"We suggest that our findings, while promising, should be interpreted with caution. This is a pilot study and a larger, more rigorous study is needed to precisely quantify the effect of exercise on development of breast cancer. I think it is fair to conclude that if African American women exercise they can help take charge of their health," said Sheppard.

Explore further: Chronic inflammation linked to 'high-grade' prostate cancer

add to favorites email to friend print save as pdf

Related Stories

Breast cancer returns more often in black women

Oct 29, 2007

Contrary to previous studies, African-American women with early-stage breast cancer who have surgery to remove the cancer (lumpectomy) followed by radiation therapy have a higher chance of their cancer coming back in the ...

Recommended for you

Unraveling the 'black ribbon' around lung cancer

Apr 17, 2014

It's not uncommon these days to find a colored ribbon representing a disease. A pink ribbon is well known to signify breast cancer. But what color ribbon does one think of with lung cancer?

User comments : 1

Adjust slider to filter visible comments by rank

Display comments: newest first

deatopmg
1 / 5 (1) Oct 02, 2010
Simply keeping blood vitamin D3 levels optimal offers a similar benefit for both pre- and post-menopausal African-American, et al, women.

Vigorous exercise increases blood flow to breast tissue, likely negating the known deleterious effects of wearing a bra for more than 8 hrs. (There must be a significant alteration in blood flow after menopause.)

More news stories

Filipino tests negative for Middle East virus

A Filipino nurse who tested positive for the Middle East virus has been found free of infection in a subsequent examination after he returned home, Philippine health officials said Saturday.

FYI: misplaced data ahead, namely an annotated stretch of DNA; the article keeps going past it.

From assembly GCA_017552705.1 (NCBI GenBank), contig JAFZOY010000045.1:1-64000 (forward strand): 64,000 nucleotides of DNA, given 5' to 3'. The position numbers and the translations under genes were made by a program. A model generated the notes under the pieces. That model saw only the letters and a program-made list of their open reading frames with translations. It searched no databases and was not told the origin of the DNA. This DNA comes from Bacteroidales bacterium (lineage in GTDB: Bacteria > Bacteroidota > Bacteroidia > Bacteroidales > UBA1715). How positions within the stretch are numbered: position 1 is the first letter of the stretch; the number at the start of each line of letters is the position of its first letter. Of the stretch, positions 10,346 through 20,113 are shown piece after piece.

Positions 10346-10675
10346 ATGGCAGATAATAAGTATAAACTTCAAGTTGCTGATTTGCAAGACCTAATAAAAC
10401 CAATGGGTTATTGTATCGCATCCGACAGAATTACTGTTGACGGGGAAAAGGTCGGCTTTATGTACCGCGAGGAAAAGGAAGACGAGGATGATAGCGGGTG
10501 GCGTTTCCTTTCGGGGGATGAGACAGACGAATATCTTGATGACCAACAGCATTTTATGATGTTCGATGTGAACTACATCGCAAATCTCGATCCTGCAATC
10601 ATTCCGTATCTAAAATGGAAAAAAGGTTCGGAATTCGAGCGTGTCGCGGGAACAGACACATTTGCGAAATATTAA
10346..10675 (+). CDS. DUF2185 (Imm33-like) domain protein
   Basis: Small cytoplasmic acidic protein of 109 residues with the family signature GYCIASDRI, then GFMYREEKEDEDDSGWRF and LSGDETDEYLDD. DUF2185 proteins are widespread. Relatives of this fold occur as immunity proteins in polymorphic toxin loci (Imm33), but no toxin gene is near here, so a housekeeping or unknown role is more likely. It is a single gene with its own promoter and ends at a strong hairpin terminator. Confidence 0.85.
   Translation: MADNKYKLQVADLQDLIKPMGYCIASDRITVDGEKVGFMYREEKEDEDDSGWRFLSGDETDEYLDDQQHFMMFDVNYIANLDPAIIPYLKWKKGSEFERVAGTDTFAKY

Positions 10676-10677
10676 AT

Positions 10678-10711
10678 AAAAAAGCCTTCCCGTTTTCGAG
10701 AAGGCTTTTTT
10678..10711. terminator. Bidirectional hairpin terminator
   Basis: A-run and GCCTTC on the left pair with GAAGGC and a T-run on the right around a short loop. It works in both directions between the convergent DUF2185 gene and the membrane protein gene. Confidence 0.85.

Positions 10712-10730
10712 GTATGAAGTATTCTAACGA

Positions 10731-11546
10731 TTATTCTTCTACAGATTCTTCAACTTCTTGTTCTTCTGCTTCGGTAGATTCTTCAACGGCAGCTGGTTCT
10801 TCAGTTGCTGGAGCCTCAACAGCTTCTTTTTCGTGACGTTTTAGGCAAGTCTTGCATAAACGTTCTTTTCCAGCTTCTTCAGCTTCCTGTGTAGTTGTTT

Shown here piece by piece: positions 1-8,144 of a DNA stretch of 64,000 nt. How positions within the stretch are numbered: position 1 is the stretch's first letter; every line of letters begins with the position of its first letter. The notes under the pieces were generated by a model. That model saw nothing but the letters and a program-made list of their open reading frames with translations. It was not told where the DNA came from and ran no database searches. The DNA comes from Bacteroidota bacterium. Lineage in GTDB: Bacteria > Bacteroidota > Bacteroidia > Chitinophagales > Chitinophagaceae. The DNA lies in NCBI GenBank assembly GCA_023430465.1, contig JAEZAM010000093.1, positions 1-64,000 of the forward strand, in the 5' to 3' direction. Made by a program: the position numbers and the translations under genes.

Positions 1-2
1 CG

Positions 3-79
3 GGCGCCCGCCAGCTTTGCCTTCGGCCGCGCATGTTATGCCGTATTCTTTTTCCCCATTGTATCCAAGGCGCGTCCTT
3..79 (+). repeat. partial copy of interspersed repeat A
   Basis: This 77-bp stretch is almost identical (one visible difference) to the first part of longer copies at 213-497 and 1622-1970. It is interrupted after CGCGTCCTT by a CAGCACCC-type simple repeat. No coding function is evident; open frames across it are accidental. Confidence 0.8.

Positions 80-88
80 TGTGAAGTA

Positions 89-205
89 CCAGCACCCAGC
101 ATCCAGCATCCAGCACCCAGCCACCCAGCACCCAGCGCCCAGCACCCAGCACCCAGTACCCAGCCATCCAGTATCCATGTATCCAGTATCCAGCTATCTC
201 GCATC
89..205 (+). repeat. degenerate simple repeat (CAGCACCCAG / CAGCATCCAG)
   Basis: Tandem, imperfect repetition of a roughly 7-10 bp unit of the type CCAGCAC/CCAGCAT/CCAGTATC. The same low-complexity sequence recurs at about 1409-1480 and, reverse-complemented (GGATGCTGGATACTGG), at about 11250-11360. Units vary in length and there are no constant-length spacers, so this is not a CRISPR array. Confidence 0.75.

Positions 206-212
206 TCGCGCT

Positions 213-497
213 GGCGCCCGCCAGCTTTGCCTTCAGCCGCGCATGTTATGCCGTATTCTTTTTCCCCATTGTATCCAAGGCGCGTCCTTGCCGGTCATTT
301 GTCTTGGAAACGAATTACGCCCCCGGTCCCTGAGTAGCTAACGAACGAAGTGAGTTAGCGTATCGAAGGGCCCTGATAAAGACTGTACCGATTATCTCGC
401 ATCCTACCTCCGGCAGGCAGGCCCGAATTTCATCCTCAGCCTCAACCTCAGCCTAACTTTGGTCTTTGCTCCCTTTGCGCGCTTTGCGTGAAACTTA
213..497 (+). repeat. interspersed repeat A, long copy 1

Study says we're over the hill at 24

(Medical Xpress)—It's a hard pill to swallow, but if you're over 24 years of age you've already reached your peak in terms of your cognitive motor performance, according to a new Simon Fraser University study.

NASA's space station Robonaut finally getting legs

Robonaut, the first out-of-this-world humanoid, is finally getting its space legs. For three years, Robonaut has had to manage from the waist up. This new pair of legs means the experimental robot—now stuck ...

Ex-Apple chief plans mobile phone for India

Former Apple chief executive John Sculley, whose marketing skills helped bring the personal computer to desktops worldwide, says he plans to launch a mobile phone in India to exploit its still largely untapped ...

Egypt archaeologists find ancient writer's tomb

Egypt's minister of antiquities says a team of Spanish archaeologists has discovered two tombs in the southern part of the country, one of them belonging to a writer and containing a trove of artifacts including reed pens ...

Airbnb rental site raises $450 mn

Online lodging listings website Airbnb inked a $450 million funding deal with investors led by TPG, a source close to the matter said Friday.